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Talking the Talk

Talking the Talk

Today’s attention economy is no joke. Key stakeholders from employees to investors are constantly connected, divisive politics play havoc and expectations for getting it "right’’ are sky-high. 

Indeed, a recent Harvard Business Review analysis found CEOs who are good and empathetic communicators are increasingly in demand over those with only operational skills. The researchers found C-suite job descriptions mentioning strength in managing material and financial resources plummeted between 2000 and 2017 in comparison to those mentioning strength in social skills. 

According to a recent Axios story: "sharp, persuasive communications have raced to the C-suite's inner sanctum as a vital ingredient in attracting and retaining investors, customers and employees."

But let’s face it, not everyone in leadership positions arrives with a fully developed ability to persuade those who matter. That's where smart, tailored, insightful and rigorous media and presentation coaching comes in. 

This exercise is different for every leader, but we see a few techniques helping advance skills: 

  • Thinking through what you’re saying not just from your perspective, but from your audience’s POV. No one wants a marketing pitch, they want to be engaged.

  • Relentlessly winnowing down your complicated message to its absolute barest essentials. Grab attention fast or someone else is guaranteed to steal it. 

  • Carving out the time to really practice and hone skills. It’s no longer just a one-off, check-the-box exercise forced upon reluctant CEOs by their nervous comms teams. Executives increasingly seek media and speaking training with long-term commitments that mirror executive coaching. It’s a trend unlikely to let up.

By the Numbers

What’s In A Name?

Everyone wants a good reputation. In the digital world, that requires thoughtful online behavior and content strategy. But content is continuously shifting, and it’s not always in your control. External factors like bad search results or negative news coverage can quickly change the way people perceive you or your brand. 

Enter: Digital Reputation Management

At FGS Global, the DRM team develops and executes data-driven integrated digital programs to enhance the online presence and optimize search results of executives and organizations. Here’s how it works:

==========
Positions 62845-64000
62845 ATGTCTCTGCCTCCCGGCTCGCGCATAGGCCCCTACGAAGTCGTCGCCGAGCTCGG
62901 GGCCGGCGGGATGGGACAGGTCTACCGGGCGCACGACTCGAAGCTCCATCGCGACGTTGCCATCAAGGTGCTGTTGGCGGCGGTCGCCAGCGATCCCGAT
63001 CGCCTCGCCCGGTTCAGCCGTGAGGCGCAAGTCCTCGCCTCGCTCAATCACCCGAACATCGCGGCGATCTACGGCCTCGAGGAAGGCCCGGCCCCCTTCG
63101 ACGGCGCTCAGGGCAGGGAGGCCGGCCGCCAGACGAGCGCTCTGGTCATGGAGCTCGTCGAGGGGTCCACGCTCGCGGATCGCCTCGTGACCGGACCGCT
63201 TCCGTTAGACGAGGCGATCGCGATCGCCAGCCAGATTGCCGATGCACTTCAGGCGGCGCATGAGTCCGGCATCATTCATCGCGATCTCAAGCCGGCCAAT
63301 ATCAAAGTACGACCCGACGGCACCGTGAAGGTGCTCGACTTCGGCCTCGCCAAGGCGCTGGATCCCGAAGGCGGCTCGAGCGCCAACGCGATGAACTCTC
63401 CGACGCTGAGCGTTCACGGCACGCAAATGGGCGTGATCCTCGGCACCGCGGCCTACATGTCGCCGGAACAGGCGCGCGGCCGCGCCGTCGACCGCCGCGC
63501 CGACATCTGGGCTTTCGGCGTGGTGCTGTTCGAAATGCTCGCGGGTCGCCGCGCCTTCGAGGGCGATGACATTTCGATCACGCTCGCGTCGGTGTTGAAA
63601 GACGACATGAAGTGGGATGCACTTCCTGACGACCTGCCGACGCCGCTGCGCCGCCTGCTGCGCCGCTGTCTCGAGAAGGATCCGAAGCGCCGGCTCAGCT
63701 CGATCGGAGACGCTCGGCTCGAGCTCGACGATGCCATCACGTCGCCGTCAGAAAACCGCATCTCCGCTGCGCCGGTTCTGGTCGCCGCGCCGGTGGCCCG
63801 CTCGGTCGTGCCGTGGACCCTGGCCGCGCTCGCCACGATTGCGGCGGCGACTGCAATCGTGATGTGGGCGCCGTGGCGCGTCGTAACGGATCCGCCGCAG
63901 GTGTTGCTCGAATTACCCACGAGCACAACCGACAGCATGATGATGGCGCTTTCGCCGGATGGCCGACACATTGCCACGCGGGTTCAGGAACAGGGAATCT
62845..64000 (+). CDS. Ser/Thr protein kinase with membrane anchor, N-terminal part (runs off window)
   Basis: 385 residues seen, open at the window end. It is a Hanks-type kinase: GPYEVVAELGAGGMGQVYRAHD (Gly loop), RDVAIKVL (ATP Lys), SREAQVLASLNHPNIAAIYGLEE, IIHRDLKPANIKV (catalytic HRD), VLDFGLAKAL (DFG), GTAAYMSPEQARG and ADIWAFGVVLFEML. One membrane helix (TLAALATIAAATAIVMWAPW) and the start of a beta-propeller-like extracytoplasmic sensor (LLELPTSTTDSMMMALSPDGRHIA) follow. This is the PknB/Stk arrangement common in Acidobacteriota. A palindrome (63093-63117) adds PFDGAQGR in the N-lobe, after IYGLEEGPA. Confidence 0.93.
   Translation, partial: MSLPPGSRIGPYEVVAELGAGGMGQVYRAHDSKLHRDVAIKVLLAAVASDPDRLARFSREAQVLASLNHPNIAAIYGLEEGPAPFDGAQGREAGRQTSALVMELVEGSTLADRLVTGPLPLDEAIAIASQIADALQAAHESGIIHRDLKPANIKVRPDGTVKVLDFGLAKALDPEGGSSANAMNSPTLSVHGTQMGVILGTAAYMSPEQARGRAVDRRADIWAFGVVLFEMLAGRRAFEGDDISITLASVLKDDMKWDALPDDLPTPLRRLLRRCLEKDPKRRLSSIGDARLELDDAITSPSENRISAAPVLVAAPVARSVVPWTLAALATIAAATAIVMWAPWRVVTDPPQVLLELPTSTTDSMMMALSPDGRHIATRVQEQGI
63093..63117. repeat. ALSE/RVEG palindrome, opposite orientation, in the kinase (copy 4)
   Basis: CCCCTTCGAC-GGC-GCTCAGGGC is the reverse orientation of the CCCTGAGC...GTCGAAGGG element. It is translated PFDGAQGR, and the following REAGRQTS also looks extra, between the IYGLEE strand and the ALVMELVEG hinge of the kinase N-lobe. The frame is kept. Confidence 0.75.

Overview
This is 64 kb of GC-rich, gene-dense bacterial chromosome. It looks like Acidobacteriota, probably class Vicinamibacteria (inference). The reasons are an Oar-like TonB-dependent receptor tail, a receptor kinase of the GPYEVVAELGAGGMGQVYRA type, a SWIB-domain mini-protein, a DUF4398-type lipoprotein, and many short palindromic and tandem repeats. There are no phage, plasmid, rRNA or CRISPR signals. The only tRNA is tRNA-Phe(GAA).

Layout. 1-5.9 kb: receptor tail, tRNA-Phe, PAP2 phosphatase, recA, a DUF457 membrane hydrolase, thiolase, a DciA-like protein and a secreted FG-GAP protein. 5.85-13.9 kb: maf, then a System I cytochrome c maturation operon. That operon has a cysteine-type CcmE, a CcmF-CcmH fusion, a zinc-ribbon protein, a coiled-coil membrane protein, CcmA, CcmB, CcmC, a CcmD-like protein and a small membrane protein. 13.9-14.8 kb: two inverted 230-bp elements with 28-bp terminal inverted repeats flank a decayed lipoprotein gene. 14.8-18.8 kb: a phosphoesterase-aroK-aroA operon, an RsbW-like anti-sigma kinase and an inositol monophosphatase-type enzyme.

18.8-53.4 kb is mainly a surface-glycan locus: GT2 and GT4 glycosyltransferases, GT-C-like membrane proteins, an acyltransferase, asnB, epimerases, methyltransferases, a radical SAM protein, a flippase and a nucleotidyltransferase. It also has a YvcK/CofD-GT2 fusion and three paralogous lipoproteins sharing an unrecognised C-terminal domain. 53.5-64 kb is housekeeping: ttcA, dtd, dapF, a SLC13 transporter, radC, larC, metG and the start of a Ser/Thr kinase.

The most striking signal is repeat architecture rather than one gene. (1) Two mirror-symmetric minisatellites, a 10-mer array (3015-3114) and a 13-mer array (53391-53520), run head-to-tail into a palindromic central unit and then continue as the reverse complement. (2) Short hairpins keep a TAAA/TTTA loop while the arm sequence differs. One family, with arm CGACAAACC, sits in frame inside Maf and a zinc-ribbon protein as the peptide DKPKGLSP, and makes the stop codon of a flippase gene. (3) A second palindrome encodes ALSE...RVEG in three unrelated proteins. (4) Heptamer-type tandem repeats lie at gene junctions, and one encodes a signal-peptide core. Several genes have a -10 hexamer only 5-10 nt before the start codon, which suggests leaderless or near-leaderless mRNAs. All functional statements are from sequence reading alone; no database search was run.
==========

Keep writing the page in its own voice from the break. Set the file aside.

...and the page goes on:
1. Audit & Strategy: The first step is to take inventory of everything that exists for the client – website, search results, social, media coverage, any profiles – and assess where they stand. This will inform the ongoing strategy. 

  2. Profile Building: A well-optimized digital foundation is core to the program. Social profiles with a complete bio on relevant websites will enable clients to better control their presence.

  3. Content Creation & Distribution – The next step is to build a steady level of activity to influence search results. Negative search results can’t be removed entirely, but with enough patience and effort, owned profiles will outrank them. 

  4. Reporting & Optimization – Finally, like with any healthy digital strategy, it’s important to keep track of the results. FGS Global’s team builds out monthly reports.

Though it may seem slow and steady, this process is a proven way to help clients enhance their online presence and optimize search results.

Interested in managing your business’ digital reputation? Email

How Does It End?

Suffixes can be confusing. Luckily, our LA office recently shared some AP Stylebook tips on how how to bring your prose to a close. 

  • General rules

    • If a word combination is not listed in Webster’s New World College Dictionary, use two words for the verb form; hyphenate any noun or adjective forms.

  • -ward, wards

    • Virtually none of the words ending with this suffix end with an sbackward, forward, toward, downward, upward, onward, outward, inward, southward, skyward, Earthward, heavenward, homeward.

  • -less

    • No hyphen before this suffix: tailless, weightless, waterless

  • -wise

    • No hyphen when it means in the direction of or with regard to. Some examples: clockwise, otherwise, lengthwise, slantwise. 

    • Avoid contrived combinations such as moneywise, religionwise.

    • The word penny-wise is spelled with a hyphen because it is a compound adjective in which wise means smart, not an application of the suffix -wise. The same for street-wise in the street-wise youth (an exception to Webster’s New World College Dictionary).

  • -over

    • Some frequently used words (all are nouns, some also are used as adjectives): carry-over, stopover, holdover, walkover, takeover.

    • Use two words when any of these occurs as a verb.

  • -up 

    • Follow Webster’s New World College Dictionary guidance. Hyphenate if not listed there.

    • Some frequently used words (all are nouns, some also are used as adjectives): breakup, makeup, call-up, mix-up, change-up, mock-up, checkup, pushup, roundup, cover-up, follow-up, holdup, lineup.

    • Use two words when any of these occurs as a verb.

August 16, 2022
By Nedra Pickler and Irene Moskowitz
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